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Hispanic Tech Spotlight: Carlos Frederico Rosenwald, Founder of Story Street Labs

The 1871/IHCC Hispanic Technology Incubator is a cohort-based accelerator that provides Latinx-led businesses with programming and mentorship. We asked each of the participating entrepreneurs about what makes them tick, and this week, we say hello to Carlos Frederico Rosenwald, Founder and Chief Story Officer at Story Street Labs, an online community that welcomes anyone to read, write, and share short-stories and serialized works of fiction.

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  • Q : Tell us a little bit about your personal history and background.

I am originally from Brazil, but moved to the U.S. as a teenager with my mother. I attended high-school in South Florida (because this seems to be mandatory to every Brazilian moving to the US) and then got my undergrad at Boston University (because I wanted to see snow), where I double-majored in History and International Relations. Back then I dreamt of a career in international law, preferably working for the United Nations or a similar organization. But that all went downhill when I had the opportunity to spend a summer as an intern at a prestigious advertising agency in New York and the following summer at a dot.com startup. I just fell in love with the business world - well, not the traditional business world, but the business world brought upon by the dot.com revolution in its earliest days. I joined the corporate world soon after graduating college to learn more about the world of business and then went on to pursue an MBA degree from the University of Chicago. In the years prior to joining the startup world I worked as a management consultant and as a business development/project management for a company in the Sports & Entertainment industry. And then I decided it was time to do something I really believed in with my life.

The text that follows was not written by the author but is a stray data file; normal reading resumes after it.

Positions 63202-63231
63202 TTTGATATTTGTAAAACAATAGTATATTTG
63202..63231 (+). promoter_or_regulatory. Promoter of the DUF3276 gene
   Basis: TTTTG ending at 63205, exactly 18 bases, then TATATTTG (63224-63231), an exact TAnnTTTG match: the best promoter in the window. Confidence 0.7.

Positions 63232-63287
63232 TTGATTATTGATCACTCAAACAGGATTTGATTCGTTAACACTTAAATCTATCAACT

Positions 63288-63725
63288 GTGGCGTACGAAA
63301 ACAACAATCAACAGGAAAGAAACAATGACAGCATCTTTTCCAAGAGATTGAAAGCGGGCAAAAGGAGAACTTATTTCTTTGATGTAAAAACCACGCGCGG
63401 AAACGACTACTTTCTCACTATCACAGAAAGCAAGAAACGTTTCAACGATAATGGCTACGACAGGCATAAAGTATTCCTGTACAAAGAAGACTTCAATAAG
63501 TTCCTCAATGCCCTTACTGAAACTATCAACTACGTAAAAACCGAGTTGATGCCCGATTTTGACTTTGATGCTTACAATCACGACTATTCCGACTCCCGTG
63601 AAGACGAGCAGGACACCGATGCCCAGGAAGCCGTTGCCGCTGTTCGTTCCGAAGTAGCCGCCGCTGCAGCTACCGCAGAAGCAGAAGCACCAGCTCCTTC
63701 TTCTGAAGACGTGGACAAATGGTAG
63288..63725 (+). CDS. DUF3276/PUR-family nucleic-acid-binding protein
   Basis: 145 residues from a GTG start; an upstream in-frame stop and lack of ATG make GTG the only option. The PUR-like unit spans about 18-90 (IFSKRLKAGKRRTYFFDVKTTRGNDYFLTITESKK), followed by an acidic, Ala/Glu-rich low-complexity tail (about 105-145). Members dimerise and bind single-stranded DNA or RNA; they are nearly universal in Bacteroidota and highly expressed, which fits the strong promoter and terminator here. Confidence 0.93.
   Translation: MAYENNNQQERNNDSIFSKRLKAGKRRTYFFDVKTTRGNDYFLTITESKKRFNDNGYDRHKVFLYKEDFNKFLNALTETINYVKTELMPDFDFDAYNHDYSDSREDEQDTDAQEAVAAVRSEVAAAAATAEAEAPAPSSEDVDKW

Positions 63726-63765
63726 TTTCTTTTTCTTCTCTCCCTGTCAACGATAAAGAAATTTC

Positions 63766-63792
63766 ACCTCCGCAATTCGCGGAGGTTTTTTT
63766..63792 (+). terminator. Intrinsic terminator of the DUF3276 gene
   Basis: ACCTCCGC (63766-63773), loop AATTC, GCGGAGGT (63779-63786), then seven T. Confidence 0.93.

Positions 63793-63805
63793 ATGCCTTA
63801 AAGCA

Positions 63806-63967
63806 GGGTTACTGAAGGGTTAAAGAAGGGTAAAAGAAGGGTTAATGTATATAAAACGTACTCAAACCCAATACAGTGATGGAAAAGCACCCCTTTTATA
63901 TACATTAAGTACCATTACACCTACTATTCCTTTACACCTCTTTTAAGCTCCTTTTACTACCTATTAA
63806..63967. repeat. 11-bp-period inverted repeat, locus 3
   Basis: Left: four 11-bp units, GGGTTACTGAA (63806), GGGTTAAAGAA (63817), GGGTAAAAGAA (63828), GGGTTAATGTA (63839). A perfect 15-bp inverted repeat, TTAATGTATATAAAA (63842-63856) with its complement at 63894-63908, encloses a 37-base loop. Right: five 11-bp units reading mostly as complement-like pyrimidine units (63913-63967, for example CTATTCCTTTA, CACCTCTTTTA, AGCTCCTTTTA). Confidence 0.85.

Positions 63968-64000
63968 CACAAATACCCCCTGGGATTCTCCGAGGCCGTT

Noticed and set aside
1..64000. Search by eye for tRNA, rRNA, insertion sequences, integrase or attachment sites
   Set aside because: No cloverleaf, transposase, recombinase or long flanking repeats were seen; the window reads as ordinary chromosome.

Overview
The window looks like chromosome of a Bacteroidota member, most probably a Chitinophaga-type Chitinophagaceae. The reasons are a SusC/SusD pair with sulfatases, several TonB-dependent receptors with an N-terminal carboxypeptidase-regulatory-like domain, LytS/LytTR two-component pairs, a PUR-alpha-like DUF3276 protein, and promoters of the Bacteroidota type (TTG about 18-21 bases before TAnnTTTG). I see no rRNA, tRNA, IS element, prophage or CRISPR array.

• Q: Tell us a little about your company. What’s your elevator pitch?

Most people have a story in them that they’d like to one day share with the world - and yet only a few get a good opportunity to do so. We want to change this. Story Street Labs is an online community that welcomes anyone to read, write, and share short-stories and serialized works of fiction. We make people’s stories easier to write, quicker to share with the world, and more exciting to experience overall. 

  • Q: How did you come to join the IHCC cohort?

I came for a tour of 1871 in early February, and that’s when I first heard of the 1871/IHCC Incubator. Until then I had been associated with the Polsky Exchange, but kept hearing from people that I should join 1871 due to us being a creative business. The tour itself and the potential opportunity to join the incubator were enough to convince me the 1871 community was a great fit for me and my company.  

  • Q: What about the program do you think is helping your business the most? Are there any specific examples?

I think it’s a combination of factors. The support from 1871 & IHCC leadership is amazing - I mean, they won’t do your work for you, but they are always willing to help in any way they can to help you succeed. Some of the events we were able to participate in were opportunities for being in the spotlight in front of people we might not have had access to was it not for the program. And my fellow cohort members are the best. We are a diverse group ourselves, some of us immigrants, some born in the U.S., ranging in age from the early 20s all the way up to the mid 40s, each one with different professional backgrounds and experiences, and with startup businesses in different sectors and development stages. We are committed to each other’s successes because we are able to inspire one another. We feed off each other’s energy to keep moving in the right direction, to celebrate each other’s small victories, and to offer a friendly shoulder on those days when things don’t look as bright.